Stand Your GroundRATING:
Nicholas/Danny, Andrew/Andy, Doris/??PROMPT:
I am not responsible for any of these canonical characters, but their OC counterparts, well... And please, no crying over spilled blood.
Police Constable Doris Thatcher, 31, born and raised in Sandford, Gloucestershire. Graduated Sacred Heart University in 1999 with a double major in nursing and sociology. Earned certification as a grief counselor and trauma nurse while working at Saint Peter’s Hospital in Buford Abby. Returned to Sandford after her uncle died in a farming “incident.” Earned pro bono entry into the Sandford Police Service for being female. In her first year of service achieved high commendation for human resources and management skills. Currently, she is awaiting approval for sick leave, despite having no previous ailments or symptoms worthy of note, save for what the since-incarcerated Dr. Hatcher expected was “gastrointestinal bloating” and seasonal allergies.
In fact, Doris Thatcher is 6 months pregnant.
Doris rested her hand gently against her stomach, the mounting bulge camouflaged by an extra sweater and vigilant crossing of her arms, feeling her senses begin to prick up; if the Chief was shaken, there was reason for alarm.
“What exactly is going on, Nicholas?” Tony murmured, shifting his feet as he moved a breath closer to Nicholas, facing him head-on.
“I think,” Nicholas replied hesitantly, licking his lips as he paused, “The NWA was just a front, covering for something bigger. We had hints of it in London, little cells that came down fast, but nobody expected anything real to come of it. It’s true they’re on the international watch list, but they never counted as a real threat
before, so MI5 didn’t give us funding to track them down. It wasn’t until the incident here-”
” Andy scoffed, eyebrows shooting up toward his hairline.
“No, I mean who the hell is
this man?” Tony cut in, feeling distinctly frightened on top of his mounting curiosity. “And these people he’s on about? Our perp-”
“Oh, I can answer that,” Anselm cut in, smiling congenially as he stood up and came around the desk. He clapped a hand on Nicholas’s shoulder, the Chief trying to shrug him off, but to no avail. “I happen to be Nicholas’s uncle, his father’s eldest brother, more accurately. And the lads, including my Michael, whom you seem to be holding somewhere, are the Chief’s cousins, two of whom are my boys.”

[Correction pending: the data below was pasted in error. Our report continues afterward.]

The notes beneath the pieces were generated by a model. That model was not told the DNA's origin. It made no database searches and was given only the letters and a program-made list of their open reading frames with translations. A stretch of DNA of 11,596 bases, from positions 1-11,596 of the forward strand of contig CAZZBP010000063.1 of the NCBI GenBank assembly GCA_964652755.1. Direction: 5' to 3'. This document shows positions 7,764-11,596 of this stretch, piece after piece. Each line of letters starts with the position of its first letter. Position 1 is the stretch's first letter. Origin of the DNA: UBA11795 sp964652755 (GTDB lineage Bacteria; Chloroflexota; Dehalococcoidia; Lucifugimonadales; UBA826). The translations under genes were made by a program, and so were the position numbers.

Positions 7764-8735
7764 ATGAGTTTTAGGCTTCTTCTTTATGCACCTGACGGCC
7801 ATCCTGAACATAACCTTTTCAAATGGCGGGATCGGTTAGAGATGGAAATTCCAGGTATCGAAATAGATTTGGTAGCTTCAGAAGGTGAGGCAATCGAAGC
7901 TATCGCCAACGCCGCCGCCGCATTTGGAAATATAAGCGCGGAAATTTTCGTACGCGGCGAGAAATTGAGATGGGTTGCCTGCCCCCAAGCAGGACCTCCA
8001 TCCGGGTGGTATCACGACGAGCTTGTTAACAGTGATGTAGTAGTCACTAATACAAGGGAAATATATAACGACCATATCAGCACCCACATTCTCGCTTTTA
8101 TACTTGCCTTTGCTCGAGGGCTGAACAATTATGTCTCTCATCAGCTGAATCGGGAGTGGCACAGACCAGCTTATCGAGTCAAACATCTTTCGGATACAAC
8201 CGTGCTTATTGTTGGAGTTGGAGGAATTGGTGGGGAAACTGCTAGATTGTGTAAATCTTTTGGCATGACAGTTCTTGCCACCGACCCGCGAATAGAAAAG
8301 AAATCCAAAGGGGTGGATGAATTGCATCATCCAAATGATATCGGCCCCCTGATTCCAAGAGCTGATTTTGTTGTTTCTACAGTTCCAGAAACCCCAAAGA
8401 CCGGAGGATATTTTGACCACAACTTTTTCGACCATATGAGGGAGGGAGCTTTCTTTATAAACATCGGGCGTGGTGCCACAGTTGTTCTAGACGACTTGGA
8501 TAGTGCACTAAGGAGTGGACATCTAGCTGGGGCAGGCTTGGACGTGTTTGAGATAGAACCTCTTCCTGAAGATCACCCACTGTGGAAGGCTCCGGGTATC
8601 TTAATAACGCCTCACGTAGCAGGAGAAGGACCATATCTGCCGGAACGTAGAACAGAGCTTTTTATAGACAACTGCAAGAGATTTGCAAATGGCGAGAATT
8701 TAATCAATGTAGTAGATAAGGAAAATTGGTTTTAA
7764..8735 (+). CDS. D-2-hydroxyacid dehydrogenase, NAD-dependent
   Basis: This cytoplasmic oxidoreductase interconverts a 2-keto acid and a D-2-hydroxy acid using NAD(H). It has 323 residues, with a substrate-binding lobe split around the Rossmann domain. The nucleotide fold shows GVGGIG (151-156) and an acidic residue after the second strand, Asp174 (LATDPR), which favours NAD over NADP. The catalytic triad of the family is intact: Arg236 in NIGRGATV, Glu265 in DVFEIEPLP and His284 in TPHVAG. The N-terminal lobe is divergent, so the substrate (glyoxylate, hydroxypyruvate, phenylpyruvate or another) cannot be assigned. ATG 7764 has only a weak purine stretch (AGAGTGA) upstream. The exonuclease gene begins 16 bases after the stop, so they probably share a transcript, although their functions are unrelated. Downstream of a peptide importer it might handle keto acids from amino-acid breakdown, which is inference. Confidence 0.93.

There was absolute silence. All eyes were immediately on Nicholas, expressions of confusion mixing with fear, hurt, anger, sympathy, and a myriad others that came and went too quickly to identify. For his part, Nicholas made a show of meeting each officer’s eyes in turn, unable to speak, but proving he was still willing to communicate.
“What d’they want?” Galen asked Anselm, transfixed with the old man.
“They want to fix things,” Anselm said with a shrug. “Set things right, as they should be.”
“The right thing for them would be jail,” Nicholas growled, rounding on his uncle, Anselm’s hand hanging in thin air for a moment before dropping back to his side. “They’re murderers and thugs, and you’re no better, Seward. You’re no blood of mine and there’s nothing here for you, so take your dogs and leave us in peace!
“Oh, I beg to differ, I beg to differ…” Anselm chuckled, clapping his hands and rubbing them together briskly. “In fact, if you’ve your mother’s photo album about anywhere, I’ll show you precisely what I’m after.”
“Photo album?” Nicholas repeated, a look of confusion spreading so quickly over his features it would seem he’d always held it that way.
“Yes, the one your father gave you,” Anselm continued.
“S’in your bin, i’nnit?” Danny said without thinking, Nicholas shooting him such a look that Danny felt himself completely floored. He hesitated briefly before continuing, “You’ve got a lock on it, after all. We had to go picking through, I mean, thinking it was other stuff, but-”
“Load of sentimentals, s’all it was,” Andy added in support.
“Please,” Anselm said, laying a reassuring hand on Danny’s shoulder, throwing Andy a patronizing grin, “Lead the way.”
In the CCTV room upstairs, Nicholas reluctantly plucked an old army munitions box off a high shelf, a heavy padlock nearly choking the hooked hinge that had been affixed during post-war years and was meant to hold a much smaller lock. Tony leaned against the recording controls, shifting when a knob or dial jabbed him in the arse or thigh, watching the middle-distance, as Andy leaned his hip against the lip of the table beside him. Galen swiveled gently on the chair set before the bank of monitors, totally burned out; he overloaded easily. Anselm stood in the doorway with Doris, and Danny hanging back in the hall, the three of them craning their necks as a group for a better look.